Each Friday this month, I’ll share about a woman in history that made an impact on literature.
This week, I’m so happy to write about Erma Bombeck.
Erma was an American humorist. She rose to popularity with a syndicated newspaper humor column describing life in suburbia from 1965 to 1996. She also published 15 books, many which hit bestsellers lists.
Born in Bellbrook, Ohio, in 1927 to a working-class family, Erma was raised in Dayton. Her parents were Erma and Cassius Edwin Fiste. Her father worked as the city crane operator. Young Erma lived with her elder paternal half-sister, Thelma. She began elementary school in 1932 and became an excellent student and an avid reader. She enjoyed the popular humor writers of the time. When her father died in 1936, she moved, with her mother, into her grandmother’s home. Her mother remarried in 1938, to Albert Harris. Erma practiced tap dance and singing, and was hired by the local radio station for a children’s revue for several years.
When she entered junior high, she began writing a humorous column for the school newspaper. In 1942, she started high school. The column she wrote for the school newspaper was more serious, with bits of humor mixed in. That same year, she began working at the Dayton Herald as a copygirl, sharing her full-time assignment with a friend. In 1943, her first journalistic piece, written when she interviewed Shirley Temple, was published and the interviews became a newspaper feature. She finished high school then sought a college scholarship. For a year, she worked as a typist and stenographer at the Dayton Herald and other companies, and took on minor journalistic assignments, such as writing obituaries. With the money she earned, she enrolled in Ohio University in Athens in 1946. She failed most of her literary assignments and was rejected from the school newspaper. After a semester, her funds ran out, and she left school. She later enrolled in the University of Dayton that allowed her to live at home and work at a department store where she wrote humorous material for the company newsletter. She also worked two part-time jobs as a termite control accountant at an ad agency and in public relations for the local YMCA.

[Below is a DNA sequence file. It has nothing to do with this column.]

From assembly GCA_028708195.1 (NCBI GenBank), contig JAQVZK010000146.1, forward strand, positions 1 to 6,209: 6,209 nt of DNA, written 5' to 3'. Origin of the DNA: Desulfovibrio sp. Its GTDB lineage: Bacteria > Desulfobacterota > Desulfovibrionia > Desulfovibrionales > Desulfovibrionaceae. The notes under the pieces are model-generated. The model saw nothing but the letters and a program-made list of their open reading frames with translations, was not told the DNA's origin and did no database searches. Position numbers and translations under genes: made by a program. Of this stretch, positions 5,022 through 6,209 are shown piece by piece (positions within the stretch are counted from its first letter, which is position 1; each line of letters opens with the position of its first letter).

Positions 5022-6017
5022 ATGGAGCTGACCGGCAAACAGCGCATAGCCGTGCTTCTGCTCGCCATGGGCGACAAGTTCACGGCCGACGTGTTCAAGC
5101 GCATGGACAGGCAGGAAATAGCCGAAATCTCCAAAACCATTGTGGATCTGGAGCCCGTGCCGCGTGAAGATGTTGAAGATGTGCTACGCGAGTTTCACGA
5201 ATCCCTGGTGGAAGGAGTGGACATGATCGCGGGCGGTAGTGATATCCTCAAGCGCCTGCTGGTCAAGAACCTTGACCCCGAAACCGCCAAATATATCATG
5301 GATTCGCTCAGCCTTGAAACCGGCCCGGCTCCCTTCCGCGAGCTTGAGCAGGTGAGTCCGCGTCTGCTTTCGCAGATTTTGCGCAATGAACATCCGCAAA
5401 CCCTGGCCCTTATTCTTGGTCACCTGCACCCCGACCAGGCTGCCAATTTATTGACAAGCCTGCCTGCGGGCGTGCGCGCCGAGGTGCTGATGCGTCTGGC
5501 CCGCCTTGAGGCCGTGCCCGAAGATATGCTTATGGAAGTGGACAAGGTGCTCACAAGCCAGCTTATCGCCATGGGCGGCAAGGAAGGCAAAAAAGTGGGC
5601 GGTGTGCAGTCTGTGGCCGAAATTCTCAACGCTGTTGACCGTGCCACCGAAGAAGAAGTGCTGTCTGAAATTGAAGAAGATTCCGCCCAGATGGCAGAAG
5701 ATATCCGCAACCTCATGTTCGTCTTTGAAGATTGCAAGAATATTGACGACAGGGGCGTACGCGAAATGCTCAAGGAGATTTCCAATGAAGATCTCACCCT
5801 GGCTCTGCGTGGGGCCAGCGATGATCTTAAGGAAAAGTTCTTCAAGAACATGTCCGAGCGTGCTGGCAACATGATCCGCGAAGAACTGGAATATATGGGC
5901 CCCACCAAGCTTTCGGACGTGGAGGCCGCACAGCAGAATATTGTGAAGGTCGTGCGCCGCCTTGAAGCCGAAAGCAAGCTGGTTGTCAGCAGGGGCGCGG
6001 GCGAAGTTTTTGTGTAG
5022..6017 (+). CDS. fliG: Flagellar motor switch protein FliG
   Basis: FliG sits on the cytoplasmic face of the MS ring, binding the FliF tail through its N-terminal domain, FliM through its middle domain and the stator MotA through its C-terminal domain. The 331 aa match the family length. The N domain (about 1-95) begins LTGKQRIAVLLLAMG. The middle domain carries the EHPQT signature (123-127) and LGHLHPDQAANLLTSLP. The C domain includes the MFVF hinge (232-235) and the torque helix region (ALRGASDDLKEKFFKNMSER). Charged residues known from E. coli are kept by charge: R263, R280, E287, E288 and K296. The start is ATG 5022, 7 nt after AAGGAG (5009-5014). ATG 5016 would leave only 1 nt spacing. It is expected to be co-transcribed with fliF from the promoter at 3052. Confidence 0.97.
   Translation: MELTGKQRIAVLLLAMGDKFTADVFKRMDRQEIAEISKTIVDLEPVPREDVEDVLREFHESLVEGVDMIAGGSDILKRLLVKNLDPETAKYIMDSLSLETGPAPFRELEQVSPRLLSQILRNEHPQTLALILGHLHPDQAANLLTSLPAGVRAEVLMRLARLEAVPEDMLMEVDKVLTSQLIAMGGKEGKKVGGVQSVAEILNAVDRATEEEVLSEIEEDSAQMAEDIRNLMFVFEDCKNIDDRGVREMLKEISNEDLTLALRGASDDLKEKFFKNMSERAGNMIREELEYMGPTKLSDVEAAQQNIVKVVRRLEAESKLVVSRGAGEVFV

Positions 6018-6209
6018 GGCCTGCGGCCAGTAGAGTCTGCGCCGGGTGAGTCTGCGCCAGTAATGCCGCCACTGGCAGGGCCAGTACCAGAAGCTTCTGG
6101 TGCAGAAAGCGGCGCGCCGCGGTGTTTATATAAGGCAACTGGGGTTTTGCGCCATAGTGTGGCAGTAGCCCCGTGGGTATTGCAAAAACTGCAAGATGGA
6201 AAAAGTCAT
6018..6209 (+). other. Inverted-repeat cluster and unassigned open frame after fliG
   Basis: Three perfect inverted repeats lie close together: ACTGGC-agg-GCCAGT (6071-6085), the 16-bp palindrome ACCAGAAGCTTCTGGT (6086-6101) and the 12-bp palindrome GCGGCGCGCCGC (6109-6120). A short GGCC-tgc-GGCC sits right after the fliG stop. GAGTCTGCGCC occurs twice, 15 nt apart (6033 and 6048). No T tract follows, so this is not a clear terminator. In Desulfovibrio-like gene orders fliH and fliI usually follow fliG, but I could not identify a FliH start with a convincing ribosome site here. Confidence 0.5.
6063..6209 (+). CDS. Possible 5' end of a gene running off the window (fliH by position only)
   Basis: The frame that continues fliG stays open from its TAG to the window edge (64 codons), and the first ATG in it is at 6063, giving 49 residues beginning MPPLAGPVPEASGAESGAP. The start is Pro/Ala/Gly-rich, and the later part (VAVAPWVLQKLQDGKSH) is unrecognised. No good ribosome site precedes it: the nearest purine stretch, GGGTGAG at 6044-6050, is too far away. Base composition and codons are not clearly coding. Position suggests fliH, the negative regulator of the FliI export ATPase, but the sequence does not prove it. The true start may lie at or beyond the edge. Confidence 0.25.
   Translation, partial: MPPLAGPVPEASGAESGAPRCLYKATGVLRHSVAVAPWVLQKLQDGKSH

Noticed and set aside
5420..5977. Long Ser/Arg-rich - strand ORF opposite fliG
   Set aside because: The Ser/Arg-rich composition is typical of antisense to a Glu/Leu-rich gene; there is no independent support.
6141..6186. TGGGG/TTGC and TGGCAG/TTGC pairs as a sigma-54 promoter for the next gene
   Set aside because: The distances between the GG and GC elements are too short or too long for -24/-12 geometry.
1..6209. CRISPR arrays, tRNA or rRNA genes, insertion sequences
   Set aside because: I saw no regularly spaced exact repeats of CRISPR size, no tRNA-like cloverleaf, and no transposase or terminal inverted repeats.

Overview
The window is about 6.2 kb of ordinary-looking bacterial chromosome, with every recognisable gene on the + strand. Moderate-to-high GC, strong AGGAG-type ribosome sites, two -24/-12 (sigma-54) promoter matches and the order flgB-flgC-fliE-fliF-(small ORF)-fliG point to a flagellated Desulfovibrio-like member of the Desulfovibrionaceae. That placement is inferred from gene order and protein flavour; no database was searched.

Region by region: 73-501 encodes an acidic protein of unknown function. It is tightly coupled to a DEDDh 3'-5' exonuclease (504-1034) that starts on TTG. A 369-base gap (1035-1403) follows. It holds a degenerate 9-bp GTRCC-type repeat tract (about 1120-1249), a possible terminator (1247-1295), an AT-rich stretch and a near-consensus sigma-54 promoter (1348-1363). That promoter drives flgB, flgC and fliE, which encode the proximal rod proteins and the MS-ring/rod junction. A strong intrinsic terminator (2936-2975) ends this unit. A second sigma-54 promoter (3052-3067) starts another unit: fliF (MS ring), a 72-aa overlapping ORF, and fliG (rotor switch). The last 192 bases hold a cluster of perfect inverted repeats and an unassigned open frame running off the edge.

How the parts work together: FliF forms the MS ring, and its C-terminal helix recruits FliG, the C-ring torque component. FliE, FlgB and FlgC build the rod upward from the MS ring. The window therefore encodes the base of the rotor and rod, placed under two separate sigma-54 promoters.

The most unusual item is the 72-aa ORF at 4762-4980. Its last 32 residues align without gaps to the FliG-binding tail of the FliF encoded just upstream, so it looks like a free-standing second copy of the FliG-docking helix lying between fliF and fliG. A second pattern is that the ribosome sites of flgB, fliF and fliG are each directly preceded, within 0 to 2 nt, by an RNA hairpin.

While in college, a professor commented on her prospects as a writer, and she began to produce copy for the university student publication, The Exponent. She graduated in 1949 with a degree in English and became a lifelong supporter of the school. Also in 1949, she married Bill Bombeck, a veteran of the Korean war who had also attended the University of Dayton. He worked in education, teaching, then as a school supervisor.
Doctors assured the couple having a child was improbable, so they adopted a girl, Betsy, in 1953. Erma relinquished her career as a journalist to become a full-time housewife. But in 1954, Erma wrote a series of humorous columns in the Dayton Shopping News. Despite the diagnoses, Erma gave birth to a son, Andrew, in 1955, then Matthew in 1958. Erma spent ten years intently focused on her children and her home. In 1959, they moved to Centerville, Ohio, into a housing development where they became neighbors of Phil Donahue. The house was included in the National Register of Historic Places in 2015.
Erma returned to her writing career in 1964, penning weekly columns for the Kettering-Oakwood Times, for $3 each. The following year, the Dayton Journal Herald was looking for humorous columns, so Erma agreed to write two weekly 450- word columns for $50. Within three weeks, her columns were nationally syndicated, appearing in 36 major U.S. newspapers. She wrote her columns under the title of “At Wit’s End.” She became a popular humorist nationwide. In 1966, she began doing lectures in various cities where her columns appeared. In 1967, a book of favorite columns was published under the title At Wit’s End.
Life in suburbia inspired her and she continued writing. More books, columns, and magazine articles followed. Erma soon had 30 million readers in 900 newspapers across the U.S. and Canada. In 1975, she began working on “Good Morning, America” where she remained until 1986.
A woman ahead of her time, Erma didn’t just write to entertain readers. She wrote to encourage them. As a housewife and mother, she so often wrote about the challenges of filling those roles while fighting for equality and finding fulfillment in her own right.
Erma survived breast cancer, only to lose her battle with a hereditary disorder called adult polycystic kidney disease. She died from complications after a kidney transplant surgery at the age of 69, leaving behind a rich legacy of her wit, her humor, and encouragement that continues to touch the lives of readers.
For me, I first remember my mom and aunt laughing over Erma’s columns. Then I began reading them myself. My mom loved Good Housekeeping magazine and when she’d get a new copy of it, one of the first things I’d look for was Erma’s column during the years it was included in the magazine. The way she expressed herself was more than just humorous, it was clever and catchy, but heartfelt, too. Because of how much she inspired me, I wrote a weekly humor column back when I worked for a daily newspaper. Of all the articles and stories I produced for the newspaper, one of my favorites was getting to share part of myself through a humorous recap of something that had happened to me during the week.
And Erma’s writings continue to inspire me to write with both humor and heart.
If you’d never read one of Erma’s books, you can find them at libraries, and on Amazon.